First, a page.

Bonneville Power Administration, Manufactured Housing Acquisition Program (residential), Profile #30
The Manufactured Housing Acquisition Program (MAP) is one of the most elegant DSM programs that The Results Center has reviewed, yet its apparent simplicity shrouds the years of program development, research, and the consensus building process that ultimately led to the program's fruition. MAP is the result of a collaborative effort of the Northwest Power Planning Council, Bonneville Power Administration, the region's public and investor-owned utilities, and 18 housing manufacturers. These parties reached an agreement whereby all new electrically-heated manufactured homes in the Pacific Northwest will be built to standards that exceed the new proposed Housing and Urban Development (HUD) code by nearly 50%.
The program encompasses the states of Washington, Oregon, Idaho, and Montana, where 10,000 to 13,000 manufactured homes are constructed and sited each year, about 30% of all electrically-heated single family detached homes in the region. Program planners estimate that over 90% of newly-purchased manufactured homes will comply with the MAP program specifications for efficiency. The groundwork for the program began in 1986. Under the auspices of a working group, 150 demonstration manufactured homes were constructed, sited, and monitored for savings throughout the 1989/1990 heating season. Using data generated by these demonstration homes, technical specifications, acquisition payment amounts, and administrative and tracking procedures were developed and agreed upon.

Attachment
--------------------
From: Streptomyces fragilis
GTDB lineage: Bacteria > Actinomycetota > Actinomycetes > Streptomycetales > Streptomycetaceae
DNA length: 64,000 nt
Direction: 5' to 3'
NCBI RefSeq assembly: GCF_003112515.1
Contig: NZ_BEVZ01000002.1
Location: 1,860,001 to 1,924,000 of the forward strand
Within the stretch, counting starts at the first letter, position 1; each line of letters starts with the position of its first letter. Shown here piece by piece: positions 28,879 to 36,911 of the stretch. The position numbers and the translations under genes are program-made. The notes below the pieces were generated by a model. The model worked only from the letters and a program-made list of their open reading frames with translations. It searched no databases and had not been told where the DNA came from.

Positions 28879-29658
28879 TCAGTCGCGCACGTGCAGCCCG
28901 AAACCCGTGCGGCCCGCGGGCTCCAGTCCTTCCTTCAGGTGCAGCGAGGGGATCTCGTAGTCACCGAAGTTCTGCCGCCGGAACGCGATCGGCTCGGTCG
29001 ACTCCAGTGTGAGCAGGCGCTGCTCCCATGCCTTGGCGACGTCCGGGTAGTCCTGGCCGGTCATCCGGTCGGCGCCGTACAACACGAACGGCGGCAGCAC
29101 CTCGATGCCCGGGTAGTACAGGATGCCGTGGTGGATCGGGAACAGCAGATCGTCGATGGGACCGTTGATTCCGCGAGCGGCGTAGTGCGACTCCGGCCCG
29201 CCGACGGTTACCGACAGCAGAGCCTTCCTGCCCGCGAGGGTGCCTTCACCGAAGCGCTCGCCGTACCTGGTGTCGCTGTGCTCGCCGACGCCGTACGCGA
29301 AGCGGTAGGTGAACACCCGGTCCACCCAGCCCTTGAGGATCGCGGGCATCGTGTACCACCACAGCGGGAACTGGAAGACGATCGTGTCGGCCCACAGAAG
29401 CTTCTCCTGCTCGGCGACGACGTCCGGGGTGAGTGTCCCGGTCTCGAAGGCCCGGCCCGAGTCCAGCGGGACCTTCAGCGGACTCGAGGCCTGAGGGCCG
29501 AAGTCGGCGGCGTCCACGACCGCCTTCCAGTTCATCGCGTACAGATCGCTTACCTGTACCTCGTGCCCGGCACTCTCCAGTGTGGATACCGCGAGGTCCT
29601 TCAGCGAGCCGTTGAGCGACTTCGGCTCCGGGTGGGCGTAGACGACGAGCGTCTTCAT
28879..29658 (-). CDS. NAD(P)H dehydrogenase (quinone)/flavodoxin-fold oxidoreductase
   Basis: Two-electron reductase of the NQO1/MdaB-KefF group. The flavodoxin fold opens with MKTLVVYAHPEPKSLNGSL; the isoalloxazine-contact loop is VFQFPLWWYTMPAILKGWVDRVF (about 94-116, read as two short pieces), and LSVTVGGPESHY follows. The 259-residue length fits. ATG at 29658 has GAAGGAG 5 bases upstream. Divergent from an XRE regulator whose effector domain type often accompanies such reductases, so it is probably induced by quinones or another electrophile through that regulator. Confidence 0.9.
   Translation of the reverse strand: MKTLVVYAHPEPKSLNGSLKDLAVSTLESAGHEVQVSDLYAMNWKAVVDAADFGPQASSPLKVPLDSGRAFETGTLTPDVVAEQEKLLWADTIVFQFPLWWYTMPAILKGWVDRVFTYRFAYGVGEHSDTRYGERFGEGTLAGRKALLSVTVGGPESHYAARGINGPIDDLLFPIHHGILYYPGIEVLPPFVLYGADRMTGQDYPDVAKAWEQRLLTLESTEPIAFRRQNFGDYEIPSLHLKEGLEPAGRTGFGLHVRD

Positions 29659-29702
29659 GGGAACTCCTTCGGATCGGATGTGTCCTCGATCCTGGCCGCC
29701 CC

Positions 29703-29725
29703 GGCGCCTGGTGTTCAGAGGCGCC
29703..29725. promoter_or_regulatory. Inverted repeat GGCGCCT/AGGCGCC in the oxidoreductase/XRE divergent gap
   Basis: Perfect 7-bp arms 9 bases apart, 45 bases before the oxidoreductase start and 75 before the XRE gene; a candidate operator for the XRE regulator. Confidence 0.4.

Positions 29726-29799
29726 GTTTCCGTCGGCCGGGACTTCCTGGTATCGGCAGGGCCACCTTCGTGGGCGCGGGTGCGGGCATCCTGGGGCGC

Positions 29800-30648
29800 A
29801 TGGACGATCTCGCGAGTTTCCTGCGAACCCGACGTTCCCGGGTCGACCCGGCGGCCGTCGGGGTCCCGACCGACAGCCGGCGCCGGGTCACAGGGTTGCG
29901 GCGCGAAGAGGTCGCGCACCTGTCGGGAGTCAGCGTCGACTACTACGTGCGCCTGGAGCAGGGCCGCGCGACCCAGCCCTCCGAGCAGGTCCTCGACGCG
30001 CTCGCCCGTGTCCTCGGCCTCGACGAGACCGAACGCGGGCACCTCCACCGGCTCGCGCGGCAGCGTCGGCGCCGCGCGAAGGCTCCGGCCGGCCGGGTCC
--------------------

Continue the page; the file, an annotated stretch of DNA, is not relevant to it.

The program that finally resulted is straightforward: all 18 home manufacturers in the region, four more located outside the region who ship into the region, and five of the six investor-owned utilities in the region are participating in the program. Manufacturers voluntarily contracted to build homes to the required specifications; BPA reimburses each manufacturer $2,500 for each home built.
Both savings and costs are presented in this profile as predicted by BPA since the program has been "on the street" for less than a year. Program savings are based on a comparison to manufactured homes typically constructed in the region. Savings are estimated to be 6,000 kWh/year/home. Since approximately 12,000 homes will be sited each year, the program's annual savings are estimated to be 72 GWh annually resulting in total program lifecycle savings of 12,960 GWh.
MAP is a prototype for DSM programs that seek to transform a market. By aggregating the purchasing power of multiple utilities, MAP has shown how a market can be transformed at the wholesale level. This approach to DSM acquisitions reduces administrative cost and increases program penetration. The successful implementation of MAP demonstrates the importance of negotiation and collaboration in program design. Many different organizations, with highly diverse needs, pulled together to bring MAP into a reality that can be effectively transferred, with slight modifications, to other regions of the country.
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